The NIMA-family kinase, Nek1 affects the stability of centrosomes and ciliogenesis
Department of Molecular Biology & Biochemistry, Simon Fraser University, Burnaby, Canada
BMC Cell Biology 2008, 9:29 doi:10.1186/1471-2121-9-29Published: 4 June 2008
Mutations in Nek1 (NIMA-Related Kinase 1) are causal in the murine models of polycystic kidney disease kat and kat2J. The Neks are known as cell cycle kinases, but recent work in protists has revealed that in addition to roles in the regulation of cell cycle progression, some Neks also regulate cilia. In most cells, cilia are disassembled prior to mitosis and are regenerated after cytokinesis. We propose that Neks participate in the coordination of ciliogenesis with cell cycle progression. Mammalian Nek1 is a candidate for this activity because renal cysts form in response to dysfunctional ciliary signalling.
Here we report that over-expression of full-length mNek1 inhibited ciliogenesis without disrupting centrosomes in the murine renal epithelial cell line IMCD3. In contrast, over-expression of the kinase domain with its associated basic region, but without the acidic domain, caused loss of centrosomes. As expected, these cells also failed to grow cilia. Both defective ciliogenesis in response to too much mNek1 and disassembly of centrosomes in response to expression of the kinase lacking the presumptive regulatory domain was abrogated by kinase-inactivating mutations or by removal of the coiled-coil domain. We observed that kinase-inactive, C-terminal truncations of mNek1 retaining the coiled-coil domain localized to the cilium, and we define a ciliary targeting region within the coiled-coil domain.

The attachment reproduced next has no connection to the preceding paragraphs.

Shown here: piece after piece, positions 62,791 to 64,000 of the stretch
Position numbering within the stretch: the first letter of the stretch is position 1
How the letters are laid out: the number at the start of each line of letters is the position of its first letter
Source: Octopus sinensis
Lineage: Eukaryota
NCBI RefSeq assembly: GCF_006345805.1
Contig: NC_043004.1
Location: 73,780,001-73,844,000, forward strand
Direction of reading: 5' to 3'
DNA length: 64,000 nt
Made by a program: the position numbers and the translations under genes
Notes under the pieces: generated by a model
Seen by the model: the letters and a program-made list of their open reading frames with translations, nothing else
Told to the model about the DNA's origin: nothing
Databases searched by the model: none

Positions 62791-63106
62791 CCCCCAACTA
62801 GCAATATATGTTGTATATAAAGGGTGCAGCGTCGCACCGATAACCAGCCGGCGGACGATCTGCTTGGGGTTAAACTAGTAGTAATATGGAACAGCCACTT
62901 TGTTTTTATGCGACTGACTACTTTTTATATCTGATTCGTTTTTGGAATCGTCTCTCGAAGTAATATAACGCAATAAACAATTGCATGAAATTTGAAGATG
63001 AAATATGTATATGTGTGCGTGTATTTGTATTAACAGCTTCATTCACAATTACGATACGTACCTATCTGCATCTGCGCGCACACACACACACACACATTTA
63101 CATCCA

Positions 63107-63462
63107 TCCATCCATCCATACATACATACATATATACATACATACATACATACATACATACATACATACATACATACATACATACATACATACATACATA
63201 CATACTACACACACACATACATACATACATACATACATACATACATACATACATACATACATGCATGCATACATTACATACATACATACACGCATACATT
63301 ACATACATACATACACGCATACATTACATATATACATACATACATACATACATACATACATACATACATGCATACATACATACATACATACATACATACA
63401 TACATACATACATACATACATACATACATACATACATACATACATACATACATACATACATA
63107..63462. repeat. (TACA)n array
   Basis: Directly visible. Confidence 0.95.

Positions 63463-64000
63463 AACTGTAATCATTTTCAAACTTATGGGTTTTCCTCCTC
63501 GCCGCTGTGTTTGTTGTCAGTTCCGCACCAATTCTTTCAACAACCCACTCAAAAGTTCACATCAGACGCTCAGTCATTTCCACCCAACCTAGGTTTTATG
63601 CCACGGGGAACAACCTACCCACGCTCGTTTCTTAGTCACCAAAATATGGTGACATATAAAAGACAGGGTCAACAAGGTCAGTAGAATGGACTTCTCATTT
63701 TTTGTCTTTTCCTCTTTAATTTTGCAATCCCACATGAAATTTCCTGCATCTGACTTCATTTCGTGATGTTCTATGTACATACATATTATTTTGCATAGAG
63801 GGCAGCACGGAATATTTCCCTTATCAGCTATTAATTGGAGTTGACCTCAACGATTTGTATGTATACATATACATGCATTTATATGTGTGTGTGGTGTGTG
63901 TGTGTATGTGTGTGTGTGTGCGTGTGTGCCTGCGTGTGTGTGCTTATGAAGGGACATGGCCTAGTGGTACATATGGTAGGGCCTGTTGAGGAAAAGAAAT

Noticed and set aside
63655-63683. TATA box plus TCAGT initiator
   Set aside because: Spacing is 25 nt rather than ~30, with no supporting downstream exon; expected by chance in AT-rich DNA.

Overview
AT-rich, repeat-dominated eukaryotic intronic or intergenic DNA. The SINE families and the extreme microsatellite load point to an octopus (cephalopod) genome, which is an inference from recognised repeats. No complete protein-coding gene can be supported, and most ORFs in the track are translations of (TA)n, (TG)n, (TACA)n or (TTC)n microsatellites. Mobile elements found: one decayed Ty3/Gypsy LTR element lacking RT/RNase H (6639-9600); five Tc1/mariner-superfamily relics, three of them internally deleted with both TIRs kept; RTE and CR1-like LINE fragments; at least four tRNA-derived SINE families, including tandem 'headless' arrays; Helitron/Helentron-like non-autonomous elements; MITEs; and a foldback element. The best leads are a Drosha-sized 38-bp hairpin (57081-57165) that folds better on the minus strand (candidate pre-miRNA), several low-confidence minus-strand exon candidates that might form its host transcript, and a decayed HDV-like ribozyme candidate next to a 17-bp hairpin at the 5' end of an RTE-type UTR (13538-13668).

Based on our data, we propose that Nek1 plays a role in centrosome integrity, affecting both ciliogenesis and centrosome stability.